Follow the podcast on
In the face of demonstrations across much of Europe protesting tough COVID-19 measures over the past days, authorities on Monday pleaded for patience, calm and a willingness to get a vaccine shot in the arm as infections spike upward again.
And for those who abused the protests to foment violence, Dutch Prime Minister Mark Rutte just called them "idiots."
Protest marches from Zagreb to Rome and from Vienna to Brussels and Rotterdam, bringing tens of thousands out, all had one message from a coronavirus-weary crowd — we've had enough!
"Not able to work where you want work, to be where you want to be. That's not what we stand for, that's not freedom," said Eveline Denayer, who was at Sunday's march in Brussels, which drew a crowd of over 35,000.
"We live in Western Europe and we just want to be free, how we were before," she said.
Government leaders and European Union officials all made clear on Monday that a return to bygone days was still out of the question and that the violence at some of the marches was counterproductive.
Much of the discontent however is targeted at politicians who had promised that vaccinations would bring freedom. With the delta variant making sure contagion remains rampant, EU governments are being forced to reimpose constraints and — in some countries — slap tougher restrictions on the non-vaccinated.
"The rising numbers are unfortunately fueling vaccine hesitancy, and we all need to take a firm stand against this," said EU Health Commissioner Stella Kyriakides. However, she said the spike is mainly to blame on those who refuse to have a shot.
"But now we are facing a pandemic mainly driven by the unvaccinated," Kyriakides said.
Breakthrough infections and deaths among the vaccinated happen, though at far lower rates, according to officials.
Rutte condemned rioters in Rotterdam and across the Netherlands after coronavirus protests there and in Brussels descended into violence amid simmering anger at lockdown measures being put into place in an attempt to rein in soaring rates of infection.
Late Friday, police in Rotterdam even used live fire to disperse rioters gone amok, and four people suffered gunshot wounds. Altogether in both countries almost 100 people were detained.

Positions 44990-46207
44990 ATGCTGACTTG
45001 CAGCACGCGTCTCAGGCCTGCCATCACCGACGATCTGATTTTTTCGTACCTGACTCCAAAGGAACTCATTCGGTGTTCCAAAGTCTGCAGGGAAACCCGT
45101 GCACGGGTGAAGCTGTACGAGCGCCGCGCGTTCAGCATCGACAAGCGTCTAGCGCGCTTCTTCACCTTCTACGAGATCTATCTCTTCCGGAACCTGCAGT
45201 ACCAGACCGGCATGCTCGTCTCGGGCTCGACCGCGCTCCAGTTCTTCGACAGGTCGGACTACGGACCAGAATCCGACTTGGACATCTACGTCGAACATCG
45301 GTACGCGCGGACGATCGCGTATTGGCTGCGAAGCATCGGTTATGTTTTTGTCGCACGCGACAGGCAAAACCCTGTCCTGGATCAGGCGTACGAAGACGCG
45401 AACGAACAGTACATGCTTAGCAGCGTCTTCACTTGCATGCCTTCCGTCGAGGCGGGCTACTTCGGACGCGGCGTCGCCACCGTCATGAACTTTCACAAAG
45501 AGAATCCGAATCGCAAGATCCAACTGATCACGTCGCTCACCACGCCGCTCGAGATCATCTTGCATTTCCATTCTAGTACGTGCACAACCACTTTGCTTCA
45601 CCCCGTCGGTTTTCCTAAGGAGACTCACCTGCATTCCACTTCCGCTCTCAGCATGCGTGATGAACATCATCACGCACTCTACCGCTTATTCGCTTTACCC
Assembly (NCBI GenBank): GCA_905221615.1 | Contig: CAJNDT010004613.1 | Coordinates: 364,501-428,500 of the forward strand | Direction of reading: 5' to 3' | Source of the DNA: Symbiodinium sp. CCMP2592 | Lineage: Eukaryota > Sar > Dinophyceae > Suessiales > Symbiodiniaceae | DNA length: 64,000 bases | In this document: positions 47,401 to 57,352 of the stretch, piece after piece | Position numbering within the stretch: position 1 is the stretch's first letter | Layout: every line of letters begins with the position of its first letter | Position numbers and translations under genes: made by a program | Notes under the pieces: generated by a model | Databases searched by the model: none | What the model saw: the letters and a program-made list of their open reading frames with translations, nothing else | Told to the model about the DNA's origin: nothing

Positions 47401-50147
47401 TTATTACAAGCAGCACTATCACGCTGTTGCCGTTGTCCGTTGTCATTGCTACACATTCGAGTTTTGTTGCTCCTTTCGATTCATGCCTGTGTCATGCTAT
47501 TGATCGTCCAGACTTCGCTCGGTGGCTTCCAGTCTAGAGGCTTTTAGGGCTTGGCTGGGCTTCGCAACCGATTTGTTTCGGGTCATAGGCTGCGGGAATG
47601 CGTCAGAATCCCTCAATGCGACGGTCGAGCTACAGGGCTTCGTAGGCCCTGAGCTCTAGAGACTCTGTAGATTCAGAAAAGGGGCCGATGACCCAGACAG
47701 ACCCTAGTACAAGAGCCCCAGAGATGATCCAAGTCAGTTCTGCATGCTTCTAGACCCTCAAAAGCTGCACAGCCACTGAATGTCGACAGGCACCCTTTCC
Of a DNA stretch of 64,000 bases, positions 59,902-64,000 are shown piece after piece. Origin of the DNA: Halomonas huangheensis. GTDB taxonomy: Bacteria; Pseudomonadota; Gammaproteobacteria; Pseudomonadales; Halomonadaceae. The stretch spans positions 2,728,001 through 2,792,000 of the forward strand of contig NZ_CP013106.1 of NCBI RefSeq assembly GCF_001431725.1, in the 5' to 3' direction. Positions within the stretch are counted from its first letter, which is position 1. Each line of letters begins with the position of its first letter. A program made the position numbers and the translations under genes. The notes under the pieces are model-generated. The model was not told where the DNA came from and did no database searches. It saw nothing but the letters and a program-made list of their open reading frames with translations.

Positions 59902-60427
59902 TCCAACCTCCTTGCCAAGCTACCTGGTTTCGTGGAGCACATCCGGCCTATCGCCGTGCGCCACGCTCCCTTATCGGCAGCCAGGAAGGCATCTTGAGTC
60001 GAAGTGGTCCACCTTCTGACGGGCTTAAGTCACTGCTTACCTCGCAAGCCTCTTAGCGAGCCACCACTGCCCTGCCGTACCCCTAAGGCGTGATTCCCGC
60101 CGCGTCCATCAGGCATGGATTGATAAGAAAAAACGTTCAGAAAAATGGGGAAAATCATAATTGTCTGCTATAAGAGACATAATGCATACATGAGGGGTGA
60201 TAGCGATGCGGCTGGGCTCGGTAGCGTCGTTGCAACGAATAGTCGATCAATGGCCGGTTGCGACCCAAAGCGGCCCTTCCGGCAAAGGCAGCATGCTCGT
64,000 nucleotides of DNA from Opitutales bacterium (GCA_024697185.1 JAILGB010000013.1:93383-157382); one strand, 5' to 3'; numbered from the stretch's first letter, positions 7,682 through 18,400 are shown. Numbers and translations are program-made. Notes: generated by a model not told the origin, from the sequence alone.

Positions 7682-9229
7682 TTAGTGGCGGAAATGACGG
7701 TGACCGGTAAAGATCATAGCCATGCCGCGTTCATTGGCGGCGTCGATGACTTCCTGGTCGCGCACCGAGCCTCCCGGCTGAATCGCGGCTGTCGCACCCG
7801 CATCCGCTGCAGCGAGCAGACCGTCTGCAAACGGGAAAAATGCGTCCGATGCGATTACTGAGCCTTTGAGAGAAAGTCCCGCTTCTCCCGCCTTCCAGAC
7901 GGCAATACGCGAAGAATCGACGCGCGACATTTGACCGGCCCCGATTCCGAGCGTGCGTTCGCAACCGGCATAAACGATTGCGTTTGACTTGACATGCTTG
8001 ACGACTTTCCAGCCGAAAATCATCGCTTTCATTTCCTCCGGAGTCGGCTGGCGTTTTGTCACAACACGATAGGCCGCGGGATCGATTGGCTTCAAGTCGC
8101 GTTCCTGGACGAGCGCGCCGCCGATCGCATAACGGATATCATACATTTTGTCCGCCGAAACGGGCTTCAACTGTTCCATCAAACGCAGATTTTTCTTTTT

"I realize that there are a lot of tensions in society because we have been dealing with all the misery of coronavirus for so long," Rutte said. But he stressed the rioters were something completely different, producing "a pure explosion of violence directed against our police, against our firefighters, against ambulance drivers."
Scenes were ugly too at the end of the Brussels protest march, with rioters pelting police, who then used tear gas and water cannons to break up the crowds.
"Our goal today is to fight against the virus. Please, let us not get incited by a small group which would turn it into a fight against one another," Belgian Prime Minister Alexander De Croo said.
The protests come as a fourth wave of infections is locking down Austrians and forcing renewed restraints in many European nations on anything from working in the office to drinking at bars.
The Dutch violence came a week into a new partial lockdown in the Netherlands and after an announcement that the government was banning fireworks on New Year's Eve in an effort to ease the strain on hospital emergency rooms. In riots across the country, youths threw fireworks at police officers.
The EU pointed out that scientific evidence shows that increased vaccinations would contain the crisis and avoid more deaths.
"You know the three words very well — vaccinate, vaccinate, vaccinate," said spokesman Stefan De Keersmaecker.
- by RAF CASERT and MIKE CORDER Associated Press